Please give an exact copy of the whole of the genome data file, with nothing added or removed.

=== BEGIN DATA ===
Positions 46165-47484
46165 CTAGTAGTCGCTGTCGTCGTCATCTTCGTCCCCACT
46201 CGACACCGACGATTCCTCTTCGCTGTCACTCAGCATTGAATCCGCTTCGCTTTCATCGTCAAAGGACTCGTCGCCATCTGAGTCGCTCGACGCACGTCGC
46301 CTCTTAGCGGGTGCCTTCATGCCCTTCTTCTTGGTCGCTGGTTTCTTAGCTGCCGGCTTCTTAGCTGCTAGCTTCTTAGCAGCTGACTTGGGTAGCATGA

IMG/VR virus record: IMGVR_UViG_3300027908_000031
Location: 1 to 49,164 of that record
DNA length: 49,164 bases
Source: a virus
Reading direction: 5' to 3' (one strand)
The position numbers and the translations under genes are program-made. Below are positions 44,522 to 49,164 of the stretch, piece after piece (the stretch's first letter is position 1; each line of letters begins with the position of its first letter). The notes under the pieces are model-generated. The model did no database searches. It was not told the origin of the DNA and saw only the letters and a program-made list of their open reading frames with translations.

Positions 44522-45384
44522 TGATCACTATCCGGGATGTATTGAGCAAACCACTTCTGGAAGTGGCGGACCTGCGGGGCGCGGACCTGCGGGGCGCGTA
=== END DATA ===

Positions 46165-47484
46165 CTAGTAGTCGCTGTCGTCGTCATCTTCGTCCCCACT
46201 CGACACCGACGATTCCTCTTCGCTGTCACTCAGCATTGAATCCGCTTCGCTTTCATCGTCAAAGGACTCGTCGCCATCTGAGTCGCTCGACGCACGTCGC
46301 CTCTTAGCGGGTGCCTTCATGCCCTTCTTCTTGGTCGCTGGTTTCTTAGCTGCCGGCTTCTTAGCTGCTAGCTTCTTAGCAGCTGACTTGGGTAGCATGA

IMG/VR virus record: IMGVR_UViG_3300027908_000031
Location: 1 to 49,164 of that record
DNA length: 49,164 bases
Source: a virus
Reading direction: 5' to 3' (one strand)
The position numbers and the translations under genes are program-made. Below are positions 44,522 to 49,164 of the stretch, piece after piece (the stretch's first letter is position 1; each line of letters begins with the position of its first letter). The notes under the pieces are model-generated. The model did no database searches. It was not told the origin of the DNA and saw only the letters and a program-made list of their open reading frames with translations.

Positions 44522-45384
44522 TGATCACTATCCGGGATGTATTGAGCAAACCACTTCTGGAAGTGGCGGACCTGCGGGGCGCGGACCTGCGGGGCGCGTA